I strive to be intersectional and inclusive. (That’s where I’ve learned to handle failure with a measure of grace.)
Currently, I’m picking up threads from several different themes and weaving them together: abandonment/attachment dynamics under patriarchy, redemption, cultural appropriation in spiritual practice, the shame/honour dynamic in the context of whiteness, Reconciliation – sounds like fun, right?
Well, it may not be fun, but it does bring me real joy. I find pattern-making to be very soothing to my soul.
While I predominantly spend my time time mentoring clients and leading wilderness quests, I’ve also led retreats, workshops, public grief and rage circles, organized community-based rites of passage events for youth and convened a civic dialogue on the topic of privilege.
I don’t seek to create “safe space” when I work. Instead, I aim for brave space.
Professionally, I’m a few things:
I don’t know what kind of job title you’d give those four things mashed together, but that’s essentially what I do. I see clients one-on-one and lead live immersive experiences. Making magic since 2008.
What I do is what my teacher, Diane Poole Heller, calls: “designing corrective experiences”. I help alleviate suffering, as quickly as possible but also in a way that allows the body to thoroughly metabolize what your brain is processing.
What does that look like, practically speaking, in a session?
My education and training in Clinical Hypnotherapy means that I am qualified to employ trance and mind-body integration techniques to support people diagnosed with mood, anxiety, phobic, gender, sexuality, substance and non-substance addictions, disordered eating, PTSD and developmental trauma. I’m a former Board member of the Association of Registered Clinical Hypnotherapists and former Vice Chair of the Canadian Association of Counselling Hypnotherapists and Educators.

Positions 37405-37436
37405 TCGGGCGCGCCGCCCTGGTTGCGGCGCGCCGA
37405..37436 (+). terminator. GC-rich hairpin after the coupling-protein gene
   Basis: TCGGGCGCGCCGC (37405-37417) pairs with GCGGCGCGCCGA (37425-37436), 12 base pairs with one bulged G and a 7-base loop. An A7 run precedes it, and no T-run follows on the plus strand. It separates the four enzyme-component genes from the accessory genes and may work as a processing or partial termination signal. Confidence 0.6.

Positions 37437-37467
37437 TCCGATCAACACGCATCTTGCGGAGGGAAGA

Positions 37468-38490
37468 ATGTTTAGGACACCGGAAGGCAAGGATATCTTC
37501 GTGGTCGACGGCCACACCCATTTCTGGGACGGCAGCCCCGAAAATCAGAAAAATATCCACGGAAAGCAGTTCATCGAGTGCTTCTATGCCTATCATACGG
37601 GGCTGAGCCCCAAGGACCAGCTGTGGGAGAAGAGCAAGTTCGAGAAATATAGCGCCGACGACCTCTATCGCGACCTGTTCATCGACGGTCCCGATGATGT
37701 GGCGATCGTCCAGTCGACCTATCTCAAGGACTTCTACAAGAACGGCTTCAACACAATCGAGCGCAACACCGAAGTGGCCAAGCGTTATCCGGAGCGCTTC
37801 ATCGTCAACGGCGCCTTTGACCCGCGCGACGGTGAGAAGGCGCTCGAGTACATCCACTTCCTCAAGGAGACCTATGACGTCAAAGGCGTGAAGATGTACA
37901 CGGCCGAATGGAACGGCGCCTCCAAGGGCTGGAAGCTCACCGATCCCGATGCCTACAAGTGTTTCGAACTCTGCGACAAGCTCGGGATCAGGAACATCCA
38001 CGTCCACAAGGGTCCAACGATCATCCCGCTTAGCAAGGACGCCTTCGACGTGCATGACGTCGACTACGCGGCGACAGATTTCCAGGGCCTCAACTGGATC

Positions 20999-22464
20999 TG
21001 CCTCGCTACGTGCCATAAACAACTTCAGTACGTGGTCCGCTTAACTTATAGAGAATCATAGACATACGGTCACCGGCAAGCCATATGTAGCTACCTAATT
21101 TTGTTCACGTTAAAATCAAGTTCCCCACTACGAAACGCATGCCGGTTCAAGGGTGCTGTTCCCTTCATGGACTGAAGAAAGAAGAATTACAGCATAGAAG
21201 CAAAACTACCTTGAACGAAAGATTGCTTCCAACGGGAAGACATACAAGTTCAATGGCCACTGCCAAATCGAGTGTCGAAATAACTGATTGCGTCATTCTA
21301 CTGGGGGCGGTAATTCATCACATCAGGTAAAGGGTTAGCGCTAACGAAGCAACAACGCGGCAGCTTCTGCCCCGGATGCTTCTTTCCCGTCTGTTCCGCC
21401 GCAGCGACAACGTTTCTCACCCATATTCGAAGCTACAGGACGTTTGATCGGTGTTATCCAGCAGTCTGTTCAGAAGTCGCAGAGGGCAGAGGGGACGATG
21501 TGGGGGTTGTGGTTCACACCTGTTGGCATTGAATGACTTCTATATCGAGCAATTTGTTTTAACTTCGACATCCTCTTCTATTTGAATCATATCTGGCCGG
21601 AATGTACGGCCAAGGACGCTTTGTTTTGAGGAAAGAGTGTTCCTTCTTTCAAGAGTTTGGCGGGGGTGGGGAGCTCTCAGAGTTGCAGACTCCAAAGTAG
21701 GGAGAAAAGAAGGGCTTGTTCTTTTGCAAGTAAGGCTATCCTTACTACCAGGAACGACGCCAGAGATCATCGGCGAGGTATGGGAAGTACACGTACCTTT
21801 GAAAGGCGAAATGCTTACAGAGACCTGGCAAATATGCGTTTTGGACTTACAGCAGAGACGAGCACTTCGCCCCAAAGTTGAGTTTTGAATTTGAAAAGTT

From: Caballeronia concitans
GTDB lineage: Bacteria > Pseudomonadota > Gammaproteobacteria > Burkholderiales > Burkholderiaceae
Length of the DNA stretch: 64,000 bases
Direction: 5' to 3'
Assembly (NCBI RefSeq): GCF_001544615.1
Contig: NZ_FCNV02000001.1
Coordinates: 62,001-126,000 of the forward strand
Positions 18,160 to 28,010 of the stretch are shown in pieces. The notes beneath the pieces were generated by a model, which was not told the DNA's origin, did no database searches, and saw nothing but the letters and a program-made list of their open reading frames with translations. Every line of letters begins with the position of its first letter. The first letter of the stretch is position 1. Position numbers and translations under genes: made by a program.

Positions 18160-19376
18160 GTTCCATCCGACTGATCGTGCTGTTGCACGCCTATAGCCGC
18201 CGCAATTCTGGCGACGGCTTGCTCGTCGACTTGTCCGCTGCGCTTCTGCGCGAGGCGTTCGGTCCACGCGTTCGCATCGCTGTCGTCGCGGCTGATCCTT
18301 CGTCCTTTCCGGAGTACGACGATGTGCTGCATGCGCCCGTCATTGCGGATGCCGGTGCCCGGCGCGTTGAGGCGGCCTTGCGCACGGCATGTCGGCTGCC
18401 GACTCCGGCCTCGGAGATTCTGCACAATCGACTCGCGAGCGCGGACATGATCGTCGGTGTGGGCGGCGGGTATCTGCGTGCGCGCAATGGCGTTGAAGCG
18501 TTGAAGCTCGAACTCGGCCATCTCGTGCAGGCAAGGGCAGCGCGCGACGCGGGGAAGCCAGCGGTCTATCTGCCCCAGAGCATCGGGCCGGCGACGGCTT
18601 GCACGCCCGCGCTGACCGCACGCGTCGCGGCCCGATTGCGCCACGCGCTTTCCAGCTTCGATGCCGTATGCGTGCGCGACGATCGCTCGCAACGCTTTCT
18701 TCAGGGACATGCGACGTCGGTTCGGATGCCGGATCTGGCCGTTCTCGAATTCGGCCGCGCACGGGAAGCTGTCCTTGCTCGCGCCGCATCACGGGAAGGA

My attachment-based approach is heavily informed by my training in Diane Poole Heller’s method of Dynamic Attachment Re-patterning, along with research and exercises from Lawrence Heller and Aline Lapierre, Stan Tatkin and Marion Solomon, Gordon Neufeld and Gabor Maté. I receive on-going supervision and my own personal session work from my mentor, DARe trainer, Patti Elledge.
My training in Dynamic Attachment Re-Patterning is based heavily in Peter Levine‘s Somatic Experiencing method, however I am not a Somatic Experiencing (SE) practitioner. SE employs awareness of body sensations to allow people to renegotiate rather than re-live/re-enact trauma. SE uses “titration” of an overwhelming experiencing – small, incremental steps – to work at the pace and dose that is manageable, rather than encouraging a flood of cathartic release. If appropriate, I may suggest employ Safe Touch, based on the work of Kathy Kain and Stephen Terrell, to support felt sense awareness.
My earth-based approach is heavily informed by my training with Sparrow Hart, along with research and exercises from The School of Lost Borders, Awaken the Horse People (ancestral reclamation), John Michael Greer’s druidic mystery teachings, Gaelic polytheism and animism.